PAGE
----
Long distance driving is a way of life for many. Whether taking a vacation, visiting family in another state or working as a truck driver, millions of people get in their vehicles every day and travel the roads and highways. However, long distance driving can have various effects on your health – and using supplemental oxygen can help.

 

  • Most people think about the physical dangers of driving such as accidents, speeding, distracted drivers, etc. But long-distance driving can result in negative effects on the body.
  • Long-distance driving, especially at night, can make you tired. You risk losing focus and it can influence your reaction time.
  • Driving for many miles also results in physical inactivity. Being sedentary for prolonged periods can have negative effects.
  • In addition, there is a greater concentration of air pollution on roads and highways, which you are breathing while you drive.
  • Many drivers are also wearing protective face masks. Driving long periods wearing a mask can lead to facemask fatigue, which include the symptoms of oxygen deficiency.
  • Using supplemental oxygen while driving can help your general health and wellness and can also offset these negative health effects.

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THE HEALTH RISKS OF LONG-DISTANCE DRIVING

 

The more hours you spend driving, the greater the risk of being in an accident. This can be due to many factors including other drivers, speeding, distracted driving, weather conditions and more. While these are the risks we think about the most, prolonged driving for long periods, especially if it’s your job or part of your daily commute, can also have both short-term and long-term effects on your health. Air pollution, lack of physical activity and driving fatigue can all lead to oxygen deficiency which can cause dizziness, fatigue and headaches.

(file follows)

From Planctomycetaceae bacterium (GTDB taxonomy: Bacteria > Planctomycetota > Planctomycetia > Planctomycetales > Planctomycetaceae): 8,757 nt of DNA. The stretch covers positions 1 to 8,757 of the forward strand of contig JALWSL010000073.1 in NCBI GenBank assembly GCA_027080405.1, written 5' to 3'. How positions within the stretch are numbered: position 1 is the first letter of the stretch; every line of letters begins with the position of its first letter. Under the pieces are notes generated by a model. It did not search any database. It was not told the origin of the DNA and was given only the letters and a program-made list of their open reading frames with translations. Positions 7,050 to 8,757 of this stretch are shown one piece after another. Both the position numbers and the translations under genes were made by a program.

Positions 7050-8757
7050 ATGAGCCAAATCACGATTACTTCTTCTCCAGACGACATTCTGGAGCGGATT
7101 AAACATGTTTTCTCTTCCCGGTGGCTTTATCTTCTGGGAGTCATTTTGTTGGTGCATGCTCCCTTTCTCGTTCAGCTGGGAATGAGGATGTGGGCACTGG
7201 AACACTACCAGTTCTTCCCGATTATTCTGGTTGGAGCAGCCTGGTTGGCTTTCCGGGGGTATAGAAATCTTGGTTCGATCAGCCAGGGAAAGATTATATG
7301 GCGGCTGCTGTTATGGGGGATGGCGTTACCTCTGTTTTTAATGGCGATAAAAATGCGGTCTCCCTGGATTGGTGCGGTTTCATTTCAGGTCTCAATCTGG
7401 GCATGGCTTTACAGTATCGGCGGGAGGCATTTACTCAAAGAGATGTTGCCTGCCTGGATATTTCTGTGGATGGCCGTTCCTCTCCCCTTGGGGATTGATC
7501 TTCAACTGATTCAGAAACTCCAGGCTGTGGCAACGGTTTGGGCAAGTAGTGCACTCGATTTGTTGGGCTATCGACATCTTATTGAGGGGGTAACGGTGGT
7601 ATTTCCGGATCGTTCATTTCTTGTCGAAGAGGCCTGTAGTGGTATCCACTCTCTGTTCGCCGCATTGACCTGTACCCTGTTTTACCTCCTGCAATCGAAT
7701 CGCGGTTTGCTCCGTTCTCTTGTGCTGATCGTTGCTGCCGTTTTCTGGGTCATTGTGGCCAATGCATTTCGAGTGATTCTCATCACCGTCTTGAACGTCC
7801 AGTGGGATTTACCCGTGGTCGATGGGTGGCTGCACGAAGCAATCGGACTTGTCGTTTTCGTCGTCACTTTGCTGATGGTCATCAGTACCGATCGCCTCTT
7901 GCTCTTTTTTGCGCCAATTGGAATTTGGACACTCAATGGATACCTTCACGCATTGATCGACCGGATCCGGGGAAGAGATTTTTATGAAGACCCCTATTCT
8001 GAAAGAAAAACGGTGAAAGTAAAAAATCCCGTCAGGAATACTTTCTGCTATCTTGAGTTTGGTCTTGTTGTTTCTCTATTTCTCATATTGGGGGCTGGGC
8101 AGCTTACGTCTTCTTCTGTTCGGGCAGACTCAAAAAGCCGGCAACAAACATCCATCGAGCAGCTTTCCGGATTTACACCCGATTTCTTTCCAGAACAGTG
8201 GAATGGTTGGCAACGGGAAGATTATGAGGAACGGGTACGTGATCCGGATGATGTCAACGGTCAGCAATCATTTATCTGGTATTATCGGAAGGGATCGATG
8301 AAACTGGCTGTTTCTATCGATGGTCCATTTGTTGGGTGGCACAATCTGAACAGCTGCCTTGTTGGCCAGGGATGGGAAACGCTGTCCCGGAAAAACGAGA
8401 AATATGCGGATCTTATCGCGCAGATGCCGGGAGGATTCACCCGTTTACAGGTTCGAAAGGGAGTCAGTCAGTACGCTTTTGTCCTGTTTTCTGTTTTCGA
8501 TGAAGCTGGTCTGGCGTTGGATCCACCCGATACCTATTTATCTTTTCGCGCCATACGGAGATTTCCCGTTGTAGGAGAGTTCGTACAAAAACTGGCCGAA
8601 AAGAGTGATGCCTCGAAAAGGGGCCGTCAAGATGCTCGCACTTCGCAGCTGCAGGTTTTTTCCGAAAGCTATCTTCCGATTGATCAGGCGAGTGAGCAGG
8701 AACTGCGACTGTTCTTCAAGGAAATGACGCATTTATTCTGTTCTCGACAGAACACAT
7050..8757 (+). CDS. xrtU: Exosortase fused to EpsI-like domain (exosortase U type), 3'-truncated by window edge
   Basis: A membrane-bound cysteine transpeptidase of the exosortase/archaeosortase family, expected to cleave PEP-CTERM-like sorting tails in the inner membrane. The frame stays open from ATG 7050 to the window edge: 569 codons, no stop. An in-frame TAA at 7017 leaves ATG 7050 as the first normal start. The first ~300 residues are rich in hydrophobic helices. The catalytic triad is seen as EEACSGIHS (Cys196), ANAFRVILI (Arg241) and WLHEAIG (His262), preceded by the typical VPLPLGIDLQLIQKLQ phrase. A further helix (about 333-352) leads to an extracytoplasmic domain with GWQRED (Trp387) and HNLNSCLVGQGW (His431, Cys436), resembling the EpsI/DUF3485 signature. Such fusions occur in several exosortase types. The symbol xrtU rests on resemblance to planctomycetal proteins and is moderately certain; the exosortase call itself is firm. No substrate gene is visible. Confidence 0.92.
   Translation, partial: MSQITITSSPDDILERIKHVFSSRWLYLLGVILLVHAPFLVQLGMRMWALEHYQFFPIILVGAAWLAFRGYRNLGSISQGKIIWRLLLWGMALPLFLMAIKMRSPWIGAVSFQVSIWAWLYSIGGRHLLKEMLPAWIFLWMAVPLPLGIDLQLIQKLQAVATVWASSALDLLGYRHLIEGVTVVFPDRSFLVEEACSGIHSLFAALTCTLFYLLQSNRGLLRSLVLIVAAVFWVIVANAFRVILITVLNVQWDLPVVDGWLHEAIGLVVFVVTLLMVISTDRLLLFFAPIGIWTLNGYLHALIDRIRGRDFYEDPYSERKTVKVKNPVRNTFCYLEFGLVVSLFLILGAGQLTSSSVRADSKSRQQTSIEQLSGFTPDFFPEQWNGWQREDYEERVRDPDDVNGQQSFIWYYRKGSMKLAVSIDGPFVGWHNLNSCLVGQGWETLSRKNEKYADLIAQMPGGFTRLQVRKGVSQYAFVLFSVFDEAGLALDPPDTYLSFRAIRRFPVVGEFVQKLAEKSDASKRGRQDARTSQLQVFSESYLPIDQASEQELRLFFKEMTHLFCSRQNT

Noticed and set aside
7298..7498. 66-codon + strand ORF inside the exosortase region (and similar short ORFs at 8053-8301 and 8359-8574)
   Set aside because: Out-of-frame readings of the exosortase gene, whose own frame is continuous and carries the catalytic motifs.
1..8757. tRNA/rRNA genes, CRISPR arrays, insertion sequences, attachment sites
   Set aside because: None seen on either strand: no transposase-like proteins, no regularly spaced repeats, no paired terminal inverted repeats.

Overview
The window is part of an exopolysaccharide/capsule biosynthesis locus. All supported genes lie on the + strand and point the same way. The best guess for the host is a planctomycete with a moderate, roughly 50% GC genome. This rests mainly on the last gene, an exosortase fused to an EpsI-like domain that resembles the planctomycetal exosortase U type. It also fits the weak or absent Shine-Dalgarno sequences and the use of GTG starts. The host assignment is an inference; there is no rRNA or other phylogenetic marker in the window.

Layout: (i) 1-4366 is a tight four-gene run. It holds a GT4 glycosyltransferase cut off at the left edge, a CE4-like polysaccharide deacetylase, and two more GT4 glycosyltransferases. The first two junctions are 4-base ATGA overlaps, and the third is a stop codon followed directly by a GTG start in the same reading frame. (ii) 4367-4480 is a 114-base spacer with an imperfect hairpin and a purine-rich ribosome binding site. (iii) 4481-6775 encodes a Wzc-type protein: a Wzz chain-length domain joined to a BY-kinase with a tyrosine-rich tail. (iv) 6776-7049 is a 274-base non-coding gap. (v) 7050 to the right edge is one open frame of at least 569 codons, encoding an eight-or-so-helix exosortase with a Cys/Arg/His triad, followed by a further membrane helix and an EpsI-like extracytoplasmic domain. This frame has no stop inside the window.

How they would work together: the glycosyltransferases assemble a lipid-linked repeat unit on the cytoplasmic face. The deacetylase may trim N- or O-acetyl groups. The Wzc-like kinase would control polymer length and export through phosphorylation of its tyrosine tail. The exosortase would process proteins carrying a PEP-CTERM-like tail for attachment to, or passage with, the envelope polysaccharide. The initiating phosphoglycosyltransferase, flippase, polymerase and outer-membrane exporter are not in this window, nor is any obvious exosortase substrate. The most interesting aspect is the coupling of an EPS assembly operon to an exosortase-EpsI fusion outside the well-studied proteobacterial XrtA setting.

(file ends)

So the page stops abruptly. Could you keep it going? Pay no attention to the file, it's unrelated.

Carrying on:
Much like hypoxia, that means important organs like your lungs, heart and brain aren’t getting the necessary amount of oxygen to function properly. Your blood cells need oxygen to create the necessary energy to power your body.

 

Driving at night can also make you feel tired, which can influence your reaction time. In fact, oxygen deficiency can have negative effects on your eyesight, which is especially important when you are dealing with glare, oncoming headlights, poorly lit roads and weather conditions. The rods inside the retina (which process how you see light) are very sensitive to oxygen. With less oxygen, your eyes struggle to process light. In fact, the FAA (Federation Aviation Administration) guidelines on pilot safety from hypoxia include “using supplemental oxygen at night, because vision is particularly sensitive to diminished oxygen, a prudent rule is to use supplemental oxygen when flying above 6,000 feet”.

 

Truck drivers are especially familiar with the health risks of prolonged driving. They are also the group that is impacted the most by these health issues. Being sedentary is a major risk factor for weight gain, which can lead to sleep apnea. In turn, sleep apnea can lead to fatigue and lack of focus because your body isn’t receiving the necessary oxygen for your lungs and cells to generate energy.